Mr Jack Herman
Australian Press Council
117 York Street
SYDNEY NSW 2000
18 March 2009
Dear Mr Herman,
We wish to lodge a complaint over the publication on 15 March 2009 by News Limited Sunday newspapers of pictures purporting to be political candidate Pauline Hanson.
At the time of writing, it seems likely that the photographs published were not in fact of Ms Hanson. We nevertheless understand that at the time they were published the editors concerned believed that they were of her. The editors therefore made a decision to invade Ms Hanson’s privacy in a manner which we believe clearly breaches both the council’s Privacy Standards and Principles. We believe News Limited must be held to account for this, and that the principles concerned need to be the subject of an adjudication by the Press Council. That is the reason for this complaint.
We understand that under the Press Council’s Privacy Standards only the subject of an invasion of privacy can lodge a complaint. We regard this as a shortcoming in the process since Ms Hanson is unlikely to lodge a complaint, given that she says the photos are not of her.
We nevertheless believe that there are important issues to be considered, and adjudicated.
If we were able to lodge this complaint under the Privacy Standards, the section we would be using would be 1. Collection of personal information, which states in part:
Public figures necessarily sacrifice their right to privacy, where public scrutiny is in the public interest. However, public figures do not forfeit their right to privacy altogether. Intrusion into their right to privacy must be related to their public duties or activities.
Given that we cannot lodge the complaint under Privacy Standards, we fall back on the Press Council’s general statement of principles, particularly number 4.
News and comment should be presented honestly and fairly, and with respect for the privacy and sensibilities of individuals. However, the right to privacy is not to be interpreted as preventing publication of matters of public record or obvious or significant public interest. Rumour and unconfirmed reports should be identified as such.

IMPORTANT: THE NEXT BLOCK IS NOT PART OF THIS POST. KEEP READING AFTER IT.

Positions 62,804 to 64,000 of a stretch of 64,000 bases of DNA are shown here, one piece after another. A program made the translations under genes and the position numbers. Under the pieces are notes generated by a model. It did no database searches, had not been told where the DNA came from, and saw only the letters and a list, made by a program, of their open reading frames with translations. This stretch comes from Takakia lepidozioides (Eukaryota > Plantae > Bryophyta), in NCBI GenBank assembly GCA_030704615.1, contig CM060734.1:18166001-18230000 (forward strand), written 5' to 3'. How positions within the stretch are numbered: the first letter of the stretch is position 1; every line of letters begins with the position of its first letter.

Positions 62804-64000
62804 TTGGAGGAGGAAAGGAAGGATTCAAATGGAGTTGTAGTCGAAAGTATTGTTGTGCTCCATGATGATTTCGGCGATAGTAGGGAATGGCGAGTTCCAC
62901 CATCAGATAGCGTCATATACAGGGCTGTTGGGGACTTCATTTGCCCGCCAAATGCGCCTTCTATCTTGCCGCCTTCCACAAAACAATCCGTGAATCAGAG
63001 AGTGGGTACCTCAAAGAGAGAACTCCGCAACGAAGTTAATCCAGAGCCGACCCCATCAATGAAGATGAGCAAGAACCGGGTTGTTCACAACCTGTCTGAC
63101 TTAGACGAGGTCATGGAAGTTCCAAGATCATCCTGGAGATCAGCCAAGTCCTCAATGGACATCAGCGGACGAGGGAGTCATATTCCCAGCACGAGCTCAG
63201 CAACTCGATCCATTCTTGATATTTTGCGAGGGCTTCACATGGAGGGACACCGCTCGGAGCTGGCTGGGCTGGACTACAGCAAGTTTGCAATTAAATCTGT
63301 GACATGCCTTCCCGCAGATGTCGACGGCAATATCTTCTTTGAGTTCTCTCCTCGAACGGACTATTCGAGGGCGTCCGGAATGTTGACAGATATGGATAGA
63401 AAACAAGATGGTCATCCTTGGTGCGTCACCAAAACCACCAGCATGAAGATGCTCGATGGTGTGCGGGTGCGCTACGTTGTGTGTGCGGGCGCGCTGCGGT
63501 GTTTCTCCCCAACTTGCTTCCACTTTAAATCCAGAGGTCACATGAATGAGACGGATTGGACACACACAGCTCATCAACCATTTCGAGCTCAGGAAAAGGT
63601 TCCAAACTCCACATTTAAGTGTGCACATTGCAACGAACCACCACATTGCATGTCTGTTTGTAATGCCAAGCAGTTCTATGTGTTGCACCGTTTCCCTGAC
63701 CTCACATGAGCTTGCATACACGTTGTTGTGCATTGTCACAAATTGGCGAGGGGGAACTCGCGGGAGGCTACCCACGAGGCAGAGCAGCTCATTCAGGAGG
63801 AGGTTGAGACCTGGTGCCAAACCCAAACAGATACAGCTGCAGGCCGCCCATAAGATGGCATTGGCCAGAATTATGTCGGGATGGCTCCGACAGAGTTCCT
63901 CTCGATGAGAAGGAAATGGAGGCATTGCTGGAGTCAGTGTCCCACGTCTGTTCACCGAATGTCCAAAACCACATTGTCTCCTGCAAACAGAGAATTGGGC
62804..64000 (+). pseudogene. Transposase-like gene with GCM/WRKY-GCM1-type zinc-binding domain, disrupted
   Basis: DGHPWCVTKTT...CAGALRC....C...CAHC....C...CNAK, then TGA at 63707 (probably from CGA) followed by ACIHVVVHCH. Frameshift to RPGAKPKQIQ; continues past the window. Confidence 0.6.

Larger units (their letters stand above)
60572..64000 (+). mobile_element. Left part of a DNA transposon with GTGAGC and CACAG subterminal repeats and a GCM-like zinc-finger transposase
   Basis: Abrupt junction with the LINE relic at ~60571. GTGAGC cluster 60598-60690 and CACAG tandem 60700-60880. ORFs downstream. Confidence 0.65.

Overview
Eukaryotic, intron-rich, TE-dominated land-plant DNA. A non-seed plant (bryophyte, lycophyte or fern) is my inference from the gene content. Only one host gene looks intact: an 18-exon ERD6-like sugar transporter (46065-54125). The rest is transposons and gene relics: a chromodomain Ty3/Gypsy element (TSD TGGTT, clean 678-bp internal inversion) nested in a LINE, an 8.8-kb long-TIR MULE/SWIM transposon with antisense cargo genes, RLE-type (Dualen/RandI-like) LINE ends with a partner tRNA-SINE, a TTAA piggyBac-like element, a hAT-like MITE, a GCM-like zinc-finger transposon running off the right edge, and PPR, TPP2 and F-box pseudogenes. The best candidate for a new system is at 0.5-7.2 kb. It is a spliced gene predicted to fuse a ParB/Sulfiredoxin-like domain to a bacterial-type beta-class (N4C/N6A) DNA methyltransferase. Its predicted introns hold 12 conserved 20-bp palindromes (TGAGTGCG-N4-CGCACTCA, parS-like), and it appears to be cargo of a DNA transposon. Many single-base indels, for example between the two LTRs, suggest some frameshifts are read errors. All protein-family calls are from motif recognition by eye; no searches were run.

We believe that News Limited has failed to respect the privacy and sensibilities of individuals in this case, and that there was no matter of public interest to justify the publication.
Other parts of the Press Council’s principles which may be relevant in this case, and on which the Council may wish to adjudicate, include 1., 2., and 7.
1. Publications should take reasonable steps to ensure reports are accurate, fair and balanced. They should not deliberately mislead or misinform readers either by omission or commission.
2. Where it is established that a serious inaccuracy has been published, a publication should promptly correct the error, giving the correction due prominence.
7. Publications have a wide discretion in publishing material, but they should balance the public interest with the sensibilities of their readers, particularly when the material, such as photographs, could reasonably be expected to cause offence.
However, it is Clause 4 and the privacy issue which we are most concerned about, and on which we specifically seek an adjudication.
We note that the Press Council can refuse to hear complaints when legal action is likely. We do not intend to take any legal action. If Ms Hanson takes action, it will be under Defamation, not privacy, since she says the photos are not of her. Remedies in law are not yet available for breach of privacy, due to the exemption of media under the Federal Privacy Act.
We think the possibility that Ms Hanson might sue for defamation should not prevent the Press Council from adjudicating on the important matter of privacy, particularly since it is the Press Council Privacy Standards that are the means by which media organisations gain exemption from federal privacy legislation.
We also understand that it is normal to require complainants to raise the subject of their complaint with the publication concerned before seeking Press Council action.
We would argue that this has, in effect, already been done. Both Crikey, the ABC Media Watch program and other publications have been “raising this matter”. On 17 March Crikey contacted News Limited’s Director of Corporate Affairs, Greg Baxter, seeking comment, and published the result.
We would therefore ask that this normal element of the procedure be waived in this matter.
We attach copies of the publication we are complaining about, and Crikey’s previous articles on this matter.